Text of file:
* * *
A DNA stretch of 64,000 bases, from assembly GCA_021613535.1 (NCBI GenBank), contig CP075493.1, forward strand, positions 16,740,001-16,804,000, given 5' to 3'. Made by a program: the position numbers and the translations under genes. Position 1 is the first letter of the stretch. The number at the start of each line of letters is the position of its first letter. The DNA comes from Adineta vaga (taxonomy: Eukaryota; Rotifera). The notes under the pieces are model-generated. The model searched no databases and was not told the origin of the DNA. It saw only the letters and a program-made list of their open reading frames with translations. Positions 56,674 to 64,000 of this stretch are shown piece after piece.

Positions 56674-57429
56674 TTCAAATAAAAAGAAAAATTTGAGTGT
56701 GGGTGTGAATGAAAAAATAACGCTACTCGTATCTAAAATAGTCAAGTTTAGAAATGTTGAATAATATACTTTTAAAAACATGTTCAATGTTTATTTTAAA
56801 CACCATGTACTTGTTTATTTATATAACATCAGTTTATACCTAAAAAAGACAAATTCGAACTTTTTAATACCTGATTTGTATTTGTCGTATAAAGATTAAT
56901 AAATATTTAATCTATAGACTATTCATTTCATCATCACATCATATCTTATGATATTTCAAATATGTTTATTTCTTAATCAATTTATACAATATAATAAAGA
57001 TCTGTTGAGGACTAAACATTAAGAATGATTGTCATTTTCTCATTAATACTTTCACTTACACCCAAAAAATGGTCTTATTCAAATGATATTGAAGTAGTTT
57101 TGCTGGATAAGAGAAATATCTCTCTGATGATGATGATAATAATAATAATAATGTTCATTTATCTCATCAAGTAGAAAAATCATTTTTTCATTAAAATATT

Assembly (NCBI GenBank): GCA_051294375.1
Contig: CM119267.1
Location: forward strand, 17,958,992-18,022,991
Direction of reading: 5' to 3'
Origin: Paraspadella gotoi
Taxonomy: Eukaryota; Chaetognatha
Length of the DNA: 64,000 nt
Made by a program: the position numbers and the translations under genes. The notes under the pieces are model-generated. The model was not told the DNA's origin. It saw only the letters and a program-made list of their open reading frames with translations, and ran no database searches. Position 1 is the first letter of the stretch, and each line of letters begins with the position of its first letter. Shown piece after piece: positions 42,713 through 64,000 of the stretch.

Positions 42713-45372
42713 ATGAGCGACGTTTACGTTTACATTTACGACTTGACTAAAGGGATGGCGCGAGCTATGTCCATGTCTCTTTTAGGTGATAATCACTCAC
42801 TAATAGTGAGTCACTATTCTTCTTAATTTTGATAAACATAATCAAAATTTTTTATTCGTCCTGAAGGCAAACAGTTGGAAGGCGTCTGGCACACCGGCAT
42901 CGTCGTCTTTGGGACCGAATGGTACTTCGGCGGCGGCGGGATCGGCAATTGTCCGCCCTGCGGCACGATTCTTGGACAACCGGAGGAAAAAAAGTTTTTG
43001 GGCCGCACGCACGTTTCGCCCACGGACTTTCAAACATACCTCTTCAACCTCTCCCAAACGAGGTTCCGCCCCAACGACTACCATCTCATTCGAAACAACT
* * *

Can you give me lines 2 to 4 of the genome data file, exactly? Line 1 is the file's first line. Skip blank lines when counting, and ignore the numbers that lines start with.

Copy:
Positions 56674-57429
56674 TTCAAATAAAAAGAAAAATTTGAGTGT
56701 GGGTGTGAATGAAAAAATAACGCTACTCGTATCTAAAATAGTCAAGTTTAGAAATGTTGAATAATATACTTTTAAAAACATGTTCAATGTTTATTTTAAA